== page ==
“Building codes are boring as hell but they actually matter greatly, in terms of our safety and avoiding loss and damage,” said Alice Hill, who during the Obama administration served as the National Security Council’s resilience policy chief. “Until we get these codes right, we’re going to see a lot more destruction.”
Trucks and a resident on foot make their way through receding floodwaters in the Sailboat Bend neighborhood of Fort Lauderdale, Fla., on April 13, 2023. | Rebecca Blackwell/AP Photo
The findings come as the Biden administration, the Green Building Council and other groups are working to make U.S. buildings more resilient.
The White House last year launched an initiative that aims to help state and local governments adopt the latest building codes. Forty states and U.S. territories haven’t updated their building codes since 2018, the Federal Emergency Management Agency reported in April.
Meanwhile, the Green Building Council and the International Code Council, an influential nonprofit group that creates model building codes for local governments to use, say they are both working to integrate resiliency features into their offerings.
But LEED standards aren’t likely to be updated until 2025, at the soonest. The code council didn’t give a clear timeline for its next overhaul.
“If these voluntary organizations establish clear guidance and standards for resiliency, it could reduce loss to the United States. There’s no question about it,” said Hill, who is now a senior fellow at the Council on Foreign Relations, a centrist think tank. “It’s a missed opportunity because we don’t have those standards and guidance in place. And so then we construct buildings that are destined to flood or burn.”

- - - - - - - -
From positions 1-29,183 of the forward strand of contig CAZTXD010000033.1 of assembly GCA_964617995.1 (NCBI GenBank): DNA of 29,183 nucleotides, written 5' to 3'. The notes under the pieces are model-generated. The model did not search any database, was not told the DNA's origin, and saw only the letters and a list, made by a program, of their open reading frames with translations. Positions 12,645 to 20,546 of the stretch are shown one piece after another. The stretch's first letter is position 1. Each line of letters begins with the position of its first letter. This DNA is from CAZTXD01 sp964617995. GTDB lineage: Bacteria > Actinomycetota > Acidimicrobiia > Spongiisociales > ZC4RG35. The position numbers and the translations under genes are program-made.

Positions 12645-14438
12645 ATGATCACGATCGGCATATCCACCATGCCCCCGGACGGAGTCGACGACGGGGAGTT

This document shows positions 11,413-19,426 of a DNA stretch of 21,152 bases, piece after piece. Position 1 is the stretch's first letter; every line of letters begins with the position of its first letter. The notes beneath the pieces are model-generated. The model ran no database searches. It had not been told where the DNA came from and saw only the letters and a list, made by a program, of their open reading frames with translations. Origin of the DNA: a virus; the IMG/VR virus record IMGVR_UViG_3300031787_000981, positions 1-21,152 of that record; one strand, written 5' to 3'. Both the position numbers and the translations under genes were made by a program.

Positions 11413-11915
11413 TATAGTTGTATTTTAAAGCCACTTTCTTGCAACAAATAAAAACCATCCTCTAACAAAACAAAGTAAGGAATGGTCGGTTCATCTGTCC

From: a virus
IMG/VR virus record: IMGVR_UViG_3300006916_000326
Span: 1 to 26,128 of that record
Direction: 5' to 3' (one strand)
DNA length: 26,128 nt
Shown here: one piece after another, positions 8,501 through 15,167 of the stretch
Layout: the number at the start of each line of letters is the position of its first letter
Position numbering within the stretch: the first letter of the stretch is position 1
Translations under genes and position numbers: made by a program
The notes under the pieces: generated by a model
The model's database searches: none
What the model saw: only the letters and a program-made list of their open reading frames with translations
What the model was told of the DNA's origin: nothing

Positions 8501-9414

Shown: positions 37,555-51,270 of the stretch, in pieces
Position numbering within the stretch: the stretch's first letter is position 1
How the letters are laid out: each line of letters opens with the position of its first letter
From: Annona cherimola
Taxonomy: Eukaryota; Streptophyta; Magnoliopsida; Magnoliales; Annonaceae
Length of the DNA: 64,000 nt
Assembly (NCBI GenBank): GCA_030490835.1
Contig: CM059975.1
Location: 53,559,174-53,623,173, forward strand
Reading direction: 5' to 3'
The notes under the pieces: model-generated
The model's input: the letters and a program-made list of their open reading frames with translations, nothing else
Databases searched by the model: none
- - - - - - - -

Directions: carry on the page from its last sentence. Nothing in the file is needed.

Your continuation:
The LEED rating system began as a pilot project in 1998, five years after the Green Building Council was formed by an environmental lawyer, a real estate developer and a marketing executive at the air conditioning company Carrier. They worked with a scientist at the environmental group Natural Resources Defense Council to develop the ratings system.
The system is based on a scorecard of actions that architects, builders and developers can take to earn points toward certification and hopefully increase the environmental sustainability of their projects. The scorecards and points available vary slightly depending on whether the project is to, for instance, build a hospital, renovate an office or plan a new city.
But nearly all of the new construction scorecards promote actions like sourcing renewable energy from the grid and minimizing water use, as well as including bicycle facilities and creating “quality views” from throughout the building. Some actions, such as the storage and collection of recyclables, are required.
LEED certifications are awarded to projects at four point-based levels: At the top is the Green Building Council’s platinum seal, followed by gold and silver. The entry level is simply certified.